Okay, so I'll admit that I'm not the most organized person now that I have been working full time again. I used to handle dinner all the time. Now I really need my husband's help, especially the two nights a week I'm not home for dinner at all.
Our weekly routine usually goes like this: I plan the meals for the week and write them on the top of my grocery list. I go grocery shopping and then throw my list away. During the week my husband calls and asks what is for dinner. I have no idea because I can't remember. Every. Single. Week.
It was out of pure necessity that I had to find a way to keep our meals posted so everyone could be on the same page. Of course I couldn't just use a wipe board. It had to be pretty for our new kitchen. This is how I made a menu board from a photo frame using my Cricut and vinyl.
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Choose a Frame for your Menu Board
Any frame you have will do but I chose an 8"x10". I felt like anything bigger would be too large on my counter and anything smaller wouldn't give me enough room to write the meals. I also chose a background paper and cut it down to 8'x10".
Design your Menu
To start designing your menu board open Design Space. I added an 8"x10" rectangle to use as a guide for the placement of my words. I actually had to make it twice because I didn't account for where the frame overlapped the glass a little. The second time I made another rectangle about 1/2" smaller within the first one.
I added each day of the week individually and "What's for" using the Four Seasons font. I then added "Dinner?' in the Soirée Lettering-Grace Script and welded it together. I inserted a square and unlocked the size so I could stretch it really thin and make a line under "What's for Dinner?".
After everything was the way I wanted it, I selected all and hit "attach" so that they would stay in the same place when I went to cut them.
Want to make this exact one? Here is the link to the Design Space file: https://us.cricut.com/design/#/canvas/42108196 Just hide both rectangles I used as guides and hit go.
Cut it Out
I used the green mat and set my dial to vinyl. After it cut I used a ruler and Xacto knife to cut away the rest of the vinyl that I didn't need.
Weed the Design
Because the letters of the days of the week are thin and can easily get messed up I decided to use the reverse weeding method.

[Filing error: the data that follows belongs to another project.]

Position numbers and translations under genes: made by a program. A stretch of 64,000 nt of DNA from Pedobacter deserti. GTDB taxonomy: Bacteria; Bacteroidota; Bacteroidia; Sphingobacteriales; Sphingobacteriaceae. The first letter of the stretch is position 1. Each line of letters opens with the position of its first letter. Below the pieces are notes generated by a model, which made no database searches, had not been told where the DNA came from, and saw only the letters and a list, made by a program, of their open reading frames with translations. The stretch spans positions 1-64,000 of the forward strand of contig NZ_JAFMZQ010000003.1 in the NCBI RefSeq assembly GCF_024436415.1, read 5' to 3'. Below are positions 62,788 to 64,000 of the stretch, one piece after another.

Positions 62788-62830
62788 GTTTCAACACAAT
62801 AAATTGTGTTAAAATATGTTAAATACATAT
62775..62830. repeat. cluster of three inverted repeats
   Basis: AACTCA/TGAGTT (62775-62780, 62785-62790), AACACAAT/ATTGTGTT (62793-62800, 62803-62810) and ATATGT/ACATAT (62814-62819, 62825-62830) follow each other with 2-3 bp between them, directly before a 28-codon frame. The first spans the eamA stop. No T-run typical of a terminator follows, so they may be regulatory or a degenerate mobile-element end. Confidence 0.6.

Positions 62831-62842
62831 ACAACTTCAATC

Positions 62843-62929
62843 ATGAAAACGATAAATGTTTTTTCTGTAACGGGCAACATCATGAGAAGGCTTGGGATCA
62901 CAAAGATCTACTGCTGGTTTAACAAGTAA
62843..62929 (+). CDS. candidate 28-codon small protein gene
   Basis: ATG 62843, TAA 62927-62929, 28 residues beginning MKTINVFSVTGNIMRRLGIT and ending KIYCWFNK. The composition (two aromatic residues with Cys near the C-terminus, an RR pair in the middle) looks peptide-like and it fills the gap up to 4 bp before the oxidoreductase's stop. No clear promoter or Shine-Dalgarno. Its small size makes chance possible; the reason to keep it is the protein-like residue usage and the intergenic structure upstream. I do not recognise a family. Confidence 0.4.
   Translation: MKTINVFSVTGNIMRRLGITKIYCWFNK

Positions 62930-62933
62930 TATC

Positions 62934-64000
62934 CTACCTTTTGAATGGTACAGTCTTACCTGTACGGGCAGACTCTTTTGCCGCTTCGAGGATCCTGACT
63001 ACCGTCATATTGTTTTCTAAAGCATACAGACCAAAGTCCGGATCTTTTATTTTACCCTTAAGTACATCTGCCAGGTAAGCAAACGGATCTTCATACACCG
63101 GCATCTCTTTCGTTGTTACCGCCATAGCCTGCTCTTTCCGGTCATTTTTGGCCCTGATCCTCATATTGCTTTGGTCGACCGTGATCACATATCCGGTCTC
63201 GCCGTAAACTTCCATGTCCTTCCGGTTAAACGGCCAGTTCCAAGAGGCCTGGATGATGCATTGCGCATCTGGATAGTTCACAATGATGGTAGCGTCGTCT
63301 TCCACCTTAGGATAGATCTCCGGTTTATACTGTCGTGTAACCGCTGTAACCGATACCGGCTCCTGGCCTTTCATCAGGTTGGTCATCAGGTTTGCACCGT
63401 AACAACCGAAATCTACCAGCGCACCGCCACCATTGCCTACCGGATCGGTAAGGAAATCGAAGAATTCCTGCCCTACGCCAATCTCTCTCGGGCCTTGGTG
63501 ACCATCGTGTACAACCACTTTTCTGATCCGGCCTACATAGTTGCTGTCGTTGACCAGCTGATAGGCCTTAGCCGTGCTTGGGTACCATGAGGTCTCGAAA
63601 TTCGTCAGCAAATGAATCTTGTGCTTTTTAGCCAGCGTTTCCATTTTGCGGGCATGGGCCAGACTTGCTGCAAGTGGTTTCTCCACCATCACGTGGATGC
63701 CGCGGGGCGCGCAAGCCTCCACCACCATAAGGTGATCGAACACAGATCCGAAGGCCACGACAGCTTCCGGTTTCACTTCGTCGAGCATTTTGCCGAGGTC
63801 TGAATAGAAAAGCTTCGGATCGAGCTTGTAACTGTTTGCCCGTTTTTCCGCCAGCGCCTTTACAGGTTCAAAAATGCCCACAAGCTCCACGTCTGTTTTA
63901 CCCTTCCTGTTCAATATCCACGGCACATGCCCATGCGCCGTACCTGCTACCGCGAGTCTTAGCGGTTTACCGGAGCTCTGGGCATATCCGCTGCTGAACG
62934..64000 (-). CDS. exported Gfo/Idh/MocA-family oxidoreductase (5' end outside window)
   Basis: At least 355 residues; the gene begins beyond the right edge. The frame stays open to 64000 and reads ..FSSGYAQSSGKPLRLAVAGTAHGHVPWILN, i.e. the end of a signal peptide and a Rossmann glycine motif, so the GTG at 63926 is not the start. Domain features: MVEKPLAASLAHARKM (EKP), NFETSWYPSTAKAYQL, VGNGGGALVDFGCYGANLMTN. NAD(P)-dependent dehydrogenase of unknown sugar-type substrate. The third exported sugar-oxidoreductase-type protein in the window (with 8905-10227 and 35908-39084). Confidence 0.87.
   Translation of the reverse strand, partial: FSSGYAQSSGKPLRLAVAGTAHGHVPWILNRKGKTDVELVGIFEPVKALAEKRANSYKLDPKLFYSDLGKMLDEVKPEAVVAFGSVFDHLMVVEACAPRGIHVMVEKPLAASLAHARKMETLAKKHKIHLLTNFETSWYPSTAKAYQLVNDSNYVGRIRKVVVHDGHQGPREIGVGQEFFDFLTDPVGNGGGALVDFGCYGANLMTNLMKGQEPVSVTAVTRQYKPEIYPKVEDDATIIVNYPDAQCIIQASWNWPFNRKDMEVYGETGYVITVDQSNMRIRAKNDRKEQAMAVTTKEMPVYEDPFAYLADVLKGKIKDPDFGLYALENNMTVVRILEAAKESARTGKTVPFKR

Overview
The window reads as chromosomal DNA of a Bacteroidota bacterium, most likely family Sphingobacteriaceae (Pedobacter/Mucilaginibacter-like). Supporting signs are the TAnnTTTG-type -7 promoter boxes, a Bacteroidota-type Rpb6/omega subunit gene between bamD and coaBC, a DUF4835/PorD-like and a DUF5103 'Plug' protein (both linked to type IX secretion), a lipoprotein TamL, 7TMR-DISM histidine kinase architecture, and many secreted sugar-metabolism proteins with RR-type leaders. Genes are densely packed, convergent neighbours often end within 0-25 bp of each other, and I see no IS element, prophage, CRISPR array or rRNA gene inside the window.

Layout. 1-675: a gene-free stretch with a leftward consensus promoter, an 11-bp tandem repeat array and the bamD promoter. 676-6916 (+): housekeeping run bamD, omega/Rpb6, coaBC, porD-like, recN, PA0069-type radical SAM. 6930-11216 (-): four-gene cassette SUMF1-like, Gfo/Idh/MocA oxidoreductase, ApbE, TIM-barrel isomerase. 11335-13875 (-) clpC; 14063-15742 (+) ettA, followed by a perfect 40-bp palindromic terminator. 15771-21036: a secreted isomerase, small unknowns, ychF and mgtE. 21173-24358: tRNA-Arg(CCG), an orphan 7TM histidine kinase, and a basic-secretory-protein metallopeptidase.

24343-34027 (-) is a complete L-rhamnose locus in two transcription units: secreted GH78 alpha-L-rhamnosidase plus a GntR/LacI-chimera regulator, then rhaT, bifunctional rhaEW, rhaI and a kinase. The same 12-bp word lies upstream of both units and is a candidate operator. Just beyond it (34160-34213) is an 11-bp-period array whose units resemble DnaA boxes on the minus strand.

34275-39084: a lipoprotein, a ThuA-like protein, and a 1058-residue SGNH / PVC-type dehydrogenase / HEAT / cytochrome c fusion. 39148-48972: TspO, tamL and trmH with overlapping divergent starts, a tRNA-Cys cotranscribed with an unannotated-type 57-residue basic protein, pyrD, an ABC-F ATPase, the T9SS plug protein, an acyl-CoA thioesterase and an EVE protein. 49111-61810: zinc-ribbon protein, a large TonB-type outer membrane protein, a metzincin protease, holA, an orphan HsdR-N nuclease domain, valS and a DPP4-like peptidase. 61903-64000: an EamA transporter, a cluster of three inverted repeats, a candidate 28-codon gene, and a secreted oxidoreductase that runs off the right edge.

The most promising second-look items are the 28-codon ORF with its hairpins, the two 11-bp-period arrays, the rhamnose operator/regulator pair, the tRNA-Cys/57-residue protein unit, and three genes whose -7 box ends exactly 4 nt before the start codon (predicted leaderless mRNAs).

The basics of reverse weeding:
Instead of pulling up the vinyl around the words leave everything in tact and apply the transfer tape.
Turn it over with the vinyl facing down and peel the backing of the vinyl off. You will still have all of the parts of your vinyl, but it is now attached to the transfer tape and the sticky side of the vinyl is facing up.
Now you can go ahead and weed the parts you don't need without worrying about your small piece moving or coming up because they are being held by the transfer tape.
Transfer Vinyl to Glass
After cleaning my glass, I put it back in the frame so I could see exactly where the frame covered the glass. I used it as a guide to apply the vinyl. Once all the vinyl was placed I took the glass back out to make it easier to work with.
Next I rubbed the transfer paper with my Cricut scraper, but you could use a credit card as well. Make sure you rub it really well so the vinyl all sticks.
I slowly peeled up the transfer paper from the corner. Make sure you go slowly in case any vinyl stays on the transfer paper. If it does just lay the transfer paper back down and rub again. Once you are done, turn it over. From the back you can see any places that aren't adhered well. Rub on those places to get them to adhere better.
I added the pretty paper and put the glass back in. Woohoo! A pretty and custom menu board for your kitchen.
I used an expo marker in the example. I really prefer how chalk markers write but I didn't have a black one and the white one got lost with the patterned paper in the back. I'm keeping my eye out for a fine tip black chalk marker though.
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